To the extent that anyone here actually knows anything from actual experience, they only know whatever tiny little bit they are involved in.
kek does that make the F-16 shit show when it entered service LM's fault too?
I'm old enough (just barely) to remember all the media feeding frenzy over the F-16 "lawn dart" to be finally dying down in the early 80's. This shit over the F-35 or even F-22 is nothing new, and edgemaster ignorants who think themselves out on the edge for shitposting about new airframes are facepalmingly ignorant of history.
See: F-106, F-4, F-8, F-14, F-16 just off the top of my head for programs with significant issues and massive media flack.
Running out of constantly reposted pics, folks. Help a niqqua out.
Though this one incident is almost enough to justify the LM hate... That poor Valk
That's all I got.
We now return you to our regularly scheduled shitposting.
>ITS A MEME YOU DIP
It used to be a meme. Now it's the unholy abortion of Poe's Law, like so much else on /k/. The meme is only funny if at least a quarter of the people spouting it actually get it (it's too much to ask that half of em don't believe it).
Don't forget the Abrams and M16 getting bashed.
Pretty much every piece of new US equipment is always made out to be the absolute worst thing ever at first.
That is until it slaps the shit out of everything thrown at it.
It is a combination of things.
1)Projects are made public in testing phase, when the projects are bound to have myriad of problems.
2) Public media that likes "government boondogle" stories.
3) A public culture that likes to consume "government boondogle" stories.
4) Government factions that perpetuate the sentiment, like GAO, whose job it is to literally find and make public every flaw that they can find.
5) Foreigners that see the US as this entity that is either evil or delusional and full of itself. Where criticizing US projects is a matter of national pride.
This is not some meme. Two or three years ago the general sentiment in /k/ about the F35 was that it was dog shit.
But the DOD has learned, hence why we know little about the LRSB, despite it being scheduled to enter service in 2020.
Busting Myths video guy here:
Main issue would be weight; thrust vectoring mechanisms can add another thousand pounds or so of mass onto the rear of the jet, and the F-35 is already statically unstable in pitch.
Cost would obviously also play into the design, as the jet is meant to be relatively easy to maintain.
As for RCS, the LOAN (Low Observable Asymmetric Nozzle) is fine - the only places it creates vulnerabilities is if enemies are above / below you and slightly behind you, with mechanically gimballed AESAs / PESAs manually pointed downward. Even then the shaping would disrupt their returns as they moved around. More importantly though, the F-35 pilot should have already detected their IR signature via DAS or been alerted to their radar emissions via ESM.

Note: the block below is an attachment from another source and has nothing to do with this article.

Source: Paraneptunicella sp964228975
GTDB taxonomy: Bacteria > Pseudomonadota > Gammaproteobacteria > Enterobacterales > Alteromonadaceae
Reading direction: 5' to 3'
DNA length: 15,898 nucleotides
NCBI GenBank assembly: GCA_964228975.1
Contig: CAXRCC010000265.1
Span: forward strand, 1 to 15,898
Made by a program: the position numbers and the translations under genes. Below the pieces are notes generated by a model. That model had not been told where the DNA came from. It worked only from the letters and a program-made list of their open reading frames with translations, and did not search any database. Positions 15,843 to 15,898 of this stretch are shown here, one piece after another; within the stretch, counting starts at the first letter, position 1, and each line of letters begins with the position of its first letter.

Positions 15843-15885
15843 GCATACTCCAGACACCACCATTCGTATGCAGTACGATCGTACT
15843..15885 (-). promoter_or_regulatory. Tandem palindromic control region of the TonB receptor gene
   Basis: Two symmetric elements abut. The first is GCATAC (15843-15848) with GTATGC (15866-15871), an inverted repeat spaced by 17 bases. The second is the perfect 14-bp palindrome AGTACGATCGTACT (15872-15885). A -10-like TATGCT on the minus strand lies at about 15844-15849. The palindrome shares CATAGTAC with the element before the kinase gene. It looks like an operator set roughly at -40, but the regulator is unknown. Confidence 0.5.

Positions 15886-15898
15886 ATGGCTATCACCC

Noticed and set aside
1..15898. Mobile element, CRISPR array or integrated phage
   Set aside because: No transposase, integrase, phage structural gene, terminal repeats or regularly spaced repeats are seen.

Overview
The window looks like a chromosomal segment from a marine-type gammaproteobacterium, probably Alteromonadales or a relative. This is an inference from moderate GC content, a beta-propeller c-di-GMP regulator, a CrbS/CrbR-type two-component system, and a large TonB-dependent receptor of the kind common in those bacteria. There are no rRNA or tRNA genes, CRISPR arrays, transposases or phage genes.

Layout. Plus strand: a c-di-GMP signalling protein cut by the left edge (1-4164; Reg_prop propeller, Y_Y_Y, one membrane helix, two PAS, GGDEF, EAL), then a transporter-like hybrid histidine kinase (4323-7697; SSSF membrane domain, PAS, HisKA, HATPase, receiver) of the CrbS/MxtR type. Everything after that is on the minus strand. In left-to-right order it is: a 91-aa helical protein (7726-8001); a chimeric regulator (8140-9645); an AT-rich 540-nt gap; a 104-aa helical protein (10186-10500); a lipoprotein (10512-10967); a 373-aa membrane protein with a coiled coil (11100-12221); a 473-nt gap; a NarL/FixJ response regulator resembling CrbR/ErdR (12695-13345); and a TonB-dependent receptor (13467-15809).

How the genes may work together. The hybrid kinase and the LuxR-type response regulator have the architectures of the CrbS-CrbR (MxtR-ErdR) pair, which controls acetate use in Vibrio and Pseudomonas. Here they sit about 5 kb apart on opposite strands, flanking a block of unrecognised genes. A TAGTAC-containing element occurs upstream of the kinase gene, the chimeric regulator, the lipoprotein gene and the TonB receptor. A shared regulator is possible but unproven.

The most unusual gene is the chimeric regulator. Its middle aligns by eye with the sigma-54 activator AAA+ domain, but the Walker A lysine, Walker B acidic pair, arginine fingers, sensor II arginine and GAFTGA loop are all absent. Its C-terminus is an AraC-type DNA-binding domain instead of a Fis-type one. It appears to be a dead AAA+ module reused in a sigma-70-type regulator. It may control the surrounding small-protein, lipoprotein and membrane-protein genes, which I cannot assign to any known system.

Ground radars would only get a passing glimpse, which isn't useful for getting a targeting solution.
Both engines do also have internal RCS reduction measures in their reheat and turbine sections.
Lastly, by not being actuated in just 2 dimensions, a circular nozzle has the advantage when it comes to efficiency as it can produce a better convergent-divergent nozzle.
I'll don't understand why the US government was so protective of the F-22, but they're so open with the F-35. I mean, the F-35 is more advanced in every way except kinematic performance right? They completely blocked any hope of exporting the F-22 to other nations.
There's 2 main reasons:
1. When Congress blocked export of the F-22, there was no PAK-FA, there was no J-20, there was no J-31. They thought that the F-22 was 20-30 years ahead of the pack, so they wanted that to keep that only to the US (giving it to others might lead to espionage, etc - ignoring espionage in the US).
2. The F-22's software isn't protected on the actual aircraft, not not very well, meaning that if a spy got into a maintenance hangar with an F-22 and hooked up a proper laptop to it, they could essentially copy-paste the source code onto USB. When a bunch of F-22s had their computers crash from crossing the international date line, they were able to land the jets in Hawaii and fix the software in about a day because of this.
On the F-35, that software is under lock and key; you'd need to hack into the central code repositories to get the source code, or spend a millennia using super computers to decrypt the software. Adding the same security measures to the F-22 wouldn't be that hard, but it'd still cost millions of dollars and the F-22 is already starving for $$$ when it comes to vital upgrades (even F-16s have JHMCS while the F-22 has no helmet mounted cueing).
>Implying detection (thermal or otherwise) is a constant, binary thing, and not highly variable and dependent on numerous factors
>Implying reduction in thermal signature doesn't demonstrably reduce the range and effectiveness of IR-based threats
>Implying reducing the depth of the exhaust plume doesn't reduce thermal signature
>Implying promoting the mixture of the exhaust plume with the cool surrounding air doesn't reduce thermal signature
>Implying countermeasures don't exist
>Implying jets run full-afterburner all the time
>Implying a pilot can't reduce throttle on his two "80MW heat sources"
I think what he was arguing is, that you cannot reduce the infrared radiation of the engine itself - you can cool the exhaust gases but not the component, not effectively at least - same as the surface of the aircraft.
>What people seem to forget is that the technically superior Hurricane didn't win the battle of britain -- the cheap spammable spitfire did.
The Hurricane was a great fighter but was in no way superior to the spitfire. I'm almost certain the Hurricane was the cheaper of the two also.